19th June, Monday

Resting in the hotel, Le Gamaritz, where I was checked in by a lovely (both senses) girl of no more than thirty. Most probably less. Her father was recently in Ireland. He liked la bière. This morning I got a taxi to the station in Bordeaux. If you tell a Frenchman that you’re from Ireland it seems fifty-fifty that he’ll mention rugby. At the station I just sat there, conserving energy. Nearby a little blonde of five or six watched a lame pigeon. She spoke to her father. Il a mal.

On the train, a quite elegant lady sat across the table but spent much of her time nose-picking, while reading documents. I nodded off a few times but in Biarritz there were no taxis at the station.


Got a bus for a euro to the Mairie and then set off on foot in the general direction of the hotel. A green neon pharmacy sign said thirty-six degrees. Bag or no bag, I took a break in the church of Ste. Eugénie before getting the camera out along the rocky seafront. This is a tasty resort. Surf crashes on the brown rocks both onshore and offshore and falls back into the varying twinkling shades of blue. The swimmers down below look and sound happy.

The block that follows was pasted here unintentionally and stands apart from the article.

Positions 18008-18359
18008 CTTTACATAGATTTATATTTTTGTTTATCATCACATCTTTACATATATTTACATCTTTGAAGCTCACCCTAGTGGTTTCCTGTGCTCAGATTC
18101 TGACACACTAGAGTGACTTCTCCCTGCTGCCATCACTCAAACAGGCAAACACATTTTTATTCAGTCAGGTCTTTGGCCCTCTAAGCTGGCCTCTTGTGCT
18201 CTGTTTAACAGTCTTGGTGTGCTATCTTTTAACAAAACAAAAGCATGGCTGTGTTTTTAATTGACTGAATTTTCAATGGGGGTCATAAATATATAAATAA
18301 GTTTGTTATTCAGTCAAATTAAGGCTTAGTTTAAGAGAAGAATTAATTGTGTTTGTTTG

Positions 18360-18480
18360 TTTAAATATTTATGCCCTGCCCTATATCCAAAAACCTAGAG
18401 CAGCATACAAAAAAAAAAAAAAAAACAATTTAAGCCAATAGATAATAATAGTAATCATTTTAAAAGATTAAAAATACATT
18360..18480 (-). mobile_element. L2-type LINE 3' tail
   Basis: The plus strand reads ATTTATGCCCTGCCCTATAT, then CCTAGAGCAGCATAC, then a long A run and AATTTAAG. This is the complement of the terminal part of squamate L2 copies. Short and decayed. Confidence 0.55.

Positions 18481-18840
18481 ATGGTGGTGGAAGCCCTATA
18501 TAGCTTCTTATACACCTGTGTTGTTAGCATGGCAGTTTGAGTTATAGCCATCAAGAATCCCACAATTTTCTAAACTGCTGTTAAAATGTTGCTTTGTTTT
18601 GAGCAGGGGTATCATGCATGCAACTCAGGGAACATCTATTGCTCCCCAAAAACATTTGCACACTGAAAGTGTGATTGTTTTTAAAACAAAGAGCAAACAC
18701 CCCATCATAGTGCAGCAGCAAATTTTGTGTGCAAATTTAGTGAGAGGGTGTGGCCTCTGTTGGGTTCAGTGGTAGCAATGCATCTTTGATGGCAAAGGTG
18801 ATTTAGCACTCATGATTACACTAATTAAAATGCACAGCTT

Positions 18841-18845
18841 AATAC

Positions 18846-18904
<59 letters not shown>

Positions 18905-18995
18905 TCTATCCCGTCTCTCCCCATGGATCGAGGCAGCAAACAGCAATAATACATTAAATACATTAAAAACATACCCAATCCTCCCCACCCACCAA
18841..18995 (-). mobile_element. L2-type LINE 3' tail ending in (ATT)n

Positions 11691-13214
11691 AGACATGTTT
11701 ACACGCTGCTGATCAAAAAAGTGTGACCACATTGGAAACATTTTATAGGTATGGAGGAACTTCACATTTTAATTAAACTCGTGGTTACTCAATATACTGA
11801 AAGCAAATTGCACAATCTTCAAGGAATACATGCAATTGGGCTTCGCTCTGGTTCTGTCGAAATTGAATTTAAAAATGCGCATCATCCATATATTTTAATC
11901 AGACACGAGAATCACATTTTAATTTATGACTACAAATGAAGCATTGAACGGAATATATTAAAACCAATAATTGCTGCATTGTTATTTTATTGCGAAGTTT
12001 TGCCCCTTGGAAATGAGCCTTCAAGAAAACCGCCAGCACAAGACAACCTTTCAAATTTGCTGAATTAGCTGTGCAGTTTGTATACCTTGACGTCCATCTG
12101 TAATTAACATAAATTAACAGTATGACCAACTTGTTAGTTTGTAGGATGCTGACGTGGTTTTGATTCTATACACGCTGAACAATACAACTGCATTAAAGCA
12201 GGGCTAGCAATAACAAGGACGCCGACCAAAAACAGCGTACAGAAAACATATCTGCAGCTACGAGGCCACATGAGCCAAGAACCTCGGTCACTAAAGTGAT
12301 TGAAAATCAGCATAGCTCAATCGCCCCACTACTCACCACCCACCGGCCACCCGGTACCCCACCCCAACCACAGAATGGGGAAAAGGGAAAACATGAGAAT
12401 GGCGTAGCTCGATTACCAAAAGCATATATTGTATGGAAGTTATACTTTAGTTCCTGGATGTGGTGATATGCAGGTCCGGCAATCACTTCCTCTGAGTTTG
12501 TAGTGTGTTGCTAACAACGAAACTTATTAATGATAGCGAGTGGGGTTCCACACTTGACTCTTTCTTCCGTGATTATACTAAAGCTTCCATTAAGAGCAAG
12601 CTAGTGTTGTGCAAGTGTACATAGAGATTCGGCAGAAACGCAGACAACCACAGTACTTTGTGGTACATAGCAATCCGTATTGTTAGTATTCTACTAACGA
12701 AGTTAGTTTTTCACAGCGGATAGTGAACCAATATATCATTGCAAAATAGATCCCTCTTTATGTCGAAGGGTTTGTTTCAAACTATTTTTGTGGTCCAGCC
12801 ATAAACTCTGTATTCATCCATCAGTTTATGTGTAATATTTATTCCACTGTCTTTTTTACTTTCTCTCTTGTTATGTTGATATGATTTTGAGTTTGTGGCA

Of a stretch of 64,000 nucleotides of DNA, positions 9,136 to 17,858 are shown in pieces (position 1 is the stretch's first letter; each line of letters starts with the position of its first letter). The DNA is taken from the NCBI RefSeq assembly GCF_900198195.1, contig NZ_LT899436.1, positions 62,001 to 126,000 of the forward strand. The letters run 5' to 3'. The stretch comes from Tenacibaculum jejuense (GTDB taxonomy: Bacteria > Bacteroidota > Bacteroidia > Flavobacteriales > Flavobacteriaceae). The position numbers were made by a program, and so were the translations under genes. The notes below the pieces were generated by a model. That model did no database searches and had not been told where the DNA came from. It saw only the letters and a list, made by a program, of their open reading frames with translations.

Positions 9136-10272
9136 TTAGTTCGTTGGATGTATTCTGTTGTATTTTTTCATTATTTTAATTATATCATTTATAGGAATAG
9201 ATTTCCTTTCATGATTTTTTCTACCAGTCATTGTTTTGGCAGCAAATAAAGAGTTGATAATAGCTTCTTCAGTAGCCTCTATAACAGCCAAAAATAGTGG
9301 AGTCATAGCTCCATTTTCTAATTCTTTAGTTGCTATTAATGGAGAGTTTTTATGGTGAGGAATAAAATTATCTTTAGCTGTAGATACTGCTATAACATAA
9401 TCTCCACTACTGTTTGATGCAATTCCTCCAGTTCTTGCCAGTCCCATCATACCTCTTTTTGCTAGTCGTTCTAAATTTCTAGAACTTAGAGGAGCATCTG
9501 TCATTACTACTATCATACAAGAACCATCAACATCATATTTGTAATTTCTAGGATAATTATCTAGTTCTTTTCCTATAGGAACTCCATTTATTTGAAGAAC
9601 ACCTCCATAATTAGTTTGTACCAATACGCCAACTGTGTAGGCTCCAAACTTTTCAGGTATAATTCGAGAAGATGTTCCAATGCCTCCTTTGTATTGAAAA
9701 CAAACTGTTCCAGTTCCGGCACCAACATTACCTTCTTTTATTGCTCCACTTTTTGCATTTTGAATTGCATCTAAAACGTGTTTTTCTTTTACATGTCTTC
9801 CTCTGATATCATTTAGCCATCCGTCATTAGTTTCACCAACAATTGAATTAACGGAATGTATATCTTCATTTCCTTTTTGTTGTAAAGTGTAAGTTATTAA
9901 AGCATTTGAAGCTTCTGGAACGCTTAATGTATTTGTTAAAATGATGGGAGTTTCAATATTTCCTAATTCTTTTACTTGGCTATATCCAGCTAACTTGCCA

Though I found the street name at a T-junction, I took the wrong turn that wound around to a very hot hill but a retired gent put me right. Je vous accompagne. After seven I headed out.


Dined very well at Casa Juan Pedro, which overlooks the water at the Port des Pêcheurs. A fillet of hake and a half-litre carafe of white wine were followed by some fruity ice cream. Less than thirty euro.




Thirty-one years ago (1986) there was a plan of sorts for a family holiday in Biarritz. It fell through and my parents took themselves to Antibes, on a bus via London, I think. They were harder times.


While I was at the tip, there were some swimmers (and surfers) hundreds of yards offshore but still inside the outer rocks. There must be strong tidal currents, though, as they changed position very fast. From there I wandered around to the rocky harbour that now only contains pleasure craft. By the time I left the table at the restaurant (it’s all al fresco) some cloud had gathered, out at sea. Wind rose down on the Grande plage.



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